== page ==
World NTD Day 2022 – EDCTP remains 100% committed to ending neglected tropical diseases
“Amidst competing priorities of diseases of epidemic potential, EDCTP maintains commitment to neglected infectious diseases and populations. We are greatly encouraged by the growing and promising studies evaluating new medicines and combinations, as well as the research on optimising and managing co-endemic infections involving NTD’s and related capacity building.”
Dr Michael Makanga, EDCTP Executive Director
Case study: Paediatric schistosomiasis drug arpraziquantel completes Phase III study
Schistosomiasis (also known as bilharzia) is one of the most prevalent parasitic diseases. Left untreated, schistosomiasis can lead to anemia, stunted growth, reduced learning ability and chronic inflammation of the organs, which can be fatal in the most serious cases. An estimated 56 million girls and women are affected by Female Genital Schistosomiasis which damages the reproductive organs. As efforts focus on morbidity control and elimination, there is a pressing need to treat preschool-age children.
The Pediatric Praziquantel Consortium has developed arpraziquantel, a new pediatric medication to treat schistosomiasis in preschool-aged children. In 2021 the Consortium announced the completion of its pivotal Phase III trial in Côte d’Ivoire and Kenya. The results of the trial, co-funded by the Global Health Innovative Technology (GHIT) Fund and EDCTP and sponsored by Merck, confirm a favourable efficacy and safety profile for arpraziquantel in children 3 months to 6 years of age, affected by schistosomiasis. The Consortium aims to submit the regulatory file to the European Medicines Agency (EMA) in 2022 under the EU-M4all procedure for high-priority medicines for markets outside the European Union.
Case study: Afrikadia completes phase III study of oral miltefosine (MF) and paromomycin (PM) to treat visceral leishmaniasis
AfriKADIA is a consortium of ten organisations working to find improved treatments and diagnostic tools for visceral leishmaniasis in eastern Africa. The Consortium has now completed a large-scale Phase III clinical trial to assess the efficacy and safety of a combination of oral miltefosine (MF) and paromomycin (PM) in treating visceral leishmaniasis. The current combination treatment used to treat visceral leishmaniasis, although effective, remains sub-optimal as patients may suffer from rare but major side effects, such as cardiotoxicity, hepatotoxicity, and pancreatitis. The treatment is also difficult to administer, since patients must be hospitalised and endure two painful injections every day for 17 days.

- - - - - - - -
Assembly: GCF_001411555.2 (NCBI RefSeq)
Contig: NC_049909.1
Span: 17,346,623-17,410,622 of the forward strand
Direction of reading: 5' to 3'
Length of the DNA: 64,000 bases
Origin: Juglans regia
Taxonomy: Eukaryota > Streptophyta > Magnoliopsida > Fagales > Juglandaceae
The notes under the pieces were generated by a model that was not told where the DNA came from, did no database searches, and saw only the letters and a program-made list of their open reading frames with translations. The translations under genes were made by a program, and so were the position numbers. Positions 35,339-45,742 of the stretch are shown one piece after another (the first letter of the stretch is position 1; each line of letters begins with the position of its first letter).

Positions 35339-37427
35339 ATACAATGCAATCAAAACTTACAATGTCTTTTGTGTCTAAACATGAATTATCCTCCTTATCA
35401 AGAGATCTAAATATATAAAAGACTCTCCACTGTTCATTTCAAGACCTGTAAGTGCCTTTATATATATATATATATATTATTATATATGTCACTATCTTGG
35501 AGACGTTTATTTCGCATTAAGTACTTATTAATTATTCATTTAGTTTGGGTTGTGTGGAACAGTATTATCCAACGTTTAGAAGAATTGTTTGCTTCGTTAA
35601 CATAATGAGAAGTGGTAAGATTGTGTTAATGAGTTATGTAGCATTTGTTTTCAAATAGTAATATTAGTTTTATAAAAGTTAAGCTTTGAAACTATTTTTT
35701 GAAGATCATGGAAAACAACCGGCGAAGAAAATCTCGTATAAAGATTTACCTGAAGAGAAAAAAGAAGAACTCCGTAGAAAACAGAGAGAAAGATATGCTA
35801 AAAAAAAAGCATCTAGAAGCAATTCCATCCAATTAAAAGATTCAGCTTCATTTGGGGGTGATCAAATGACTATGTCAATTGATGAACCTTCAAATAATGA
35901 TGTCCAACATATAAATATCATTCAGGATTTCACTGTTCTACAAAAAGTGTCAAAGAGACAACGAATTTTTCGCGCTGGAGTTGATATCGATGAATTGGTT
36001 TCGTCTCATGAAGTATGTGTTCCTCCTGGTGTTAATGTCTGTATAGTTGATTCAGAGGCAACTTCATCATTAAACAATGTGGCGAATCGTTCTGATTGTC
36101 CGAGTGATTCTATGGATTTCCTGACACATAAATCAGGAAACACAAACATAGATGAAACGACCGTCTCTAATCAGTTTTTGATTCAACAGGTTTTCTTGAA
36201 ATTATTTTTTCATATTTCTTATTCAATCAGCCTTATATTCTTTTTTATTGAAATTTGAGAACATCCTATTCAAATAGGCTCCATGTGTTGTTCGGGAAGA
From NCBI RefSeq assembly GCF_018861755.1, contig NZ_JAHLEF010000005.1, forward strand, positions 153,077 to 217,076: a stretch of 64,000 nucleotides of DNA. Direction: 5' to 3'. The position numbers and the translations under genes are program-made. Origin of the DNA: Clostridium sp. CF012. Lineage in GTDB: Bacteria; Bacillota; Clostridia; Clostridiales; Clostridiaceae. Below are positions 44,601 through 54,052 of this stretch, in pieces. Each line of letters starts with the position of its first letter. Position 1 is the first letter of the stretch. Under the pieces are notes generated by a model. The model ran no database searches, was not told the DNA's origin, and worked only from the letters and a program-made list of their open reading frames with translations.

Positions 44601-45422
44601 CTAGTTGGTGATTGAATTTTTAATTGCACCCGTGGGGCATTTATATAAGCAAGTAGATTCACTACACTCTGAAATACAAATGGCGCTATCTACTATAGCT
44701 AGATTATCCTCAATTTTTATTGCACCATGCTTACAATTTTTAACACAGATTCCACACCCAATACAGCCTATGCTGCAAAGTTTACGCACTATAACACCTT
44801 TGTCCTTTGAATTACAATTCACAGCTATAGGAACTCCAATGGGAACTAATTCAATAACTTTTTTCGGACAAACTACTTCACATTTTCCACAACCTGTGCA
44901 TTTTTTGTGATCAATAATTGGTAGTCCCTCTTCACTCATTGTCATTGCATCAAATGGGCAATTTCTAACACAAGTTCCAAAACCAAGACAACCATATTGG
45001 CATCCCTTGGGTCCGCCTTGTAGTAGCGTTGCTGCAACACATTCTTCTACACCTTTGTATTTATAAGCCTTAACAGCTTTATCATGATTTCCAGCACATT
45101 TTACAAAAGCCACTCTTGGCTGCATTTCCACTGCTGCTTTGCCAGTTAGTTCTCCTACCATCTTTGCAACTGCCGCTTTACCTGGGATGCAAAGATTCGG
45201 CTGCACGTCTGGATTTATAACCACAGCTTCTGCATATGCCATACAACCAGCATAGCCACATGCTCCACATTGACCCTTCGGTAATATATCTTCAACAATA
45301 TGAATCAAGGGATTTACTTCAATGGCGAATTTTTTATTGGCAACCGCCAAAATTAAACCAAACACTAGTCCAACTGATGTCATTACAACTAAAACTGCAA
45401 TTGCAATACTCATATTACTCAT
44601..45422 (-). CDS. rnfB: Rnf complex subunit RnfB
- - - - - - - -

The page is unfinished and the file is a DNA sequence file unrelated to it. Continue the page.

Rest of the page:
If found to be efficacious, the introduction of MF (which has been an effective tool in the elimination toolbox in South Asia for over 15 years) in combination with PM will reduce both the difficulty in administering treatment and the length of hospital stays for patients. The clinical trial also assessed innovative, non-invasive diagnostic tools for the detection and management of visceral leishmaniasis cases in routine patient care.
Fellows in times of COVID-19: Dr Michael Frimpong
Dr Michael Frimpong is a senior scientist at the Kumasi Centre for Collaborative Research (KCCR), and a lecturer at the Kwame Nkrumah University of Science and Technology (KNUST), Ghana. Dr Frimpong was awarded an EDCTP Career Development Fellowship for his research on rapid detection of Buruli ulcer. He explores the potential of recombinase polymerase amplification (RPA) as a tool for the rapid diagnosis of Mycobacterium ulcerans infections. As so many researchers throughout the African continent, Dr Frimpong’s work was challenged when the COVID-19 pandemic hit. In this video, which was created late 2020, Dr Frimpong shows us how his team repurposed a mobile testing lab to reach communities in Ghana that didn’t have access to COVID-19 testing.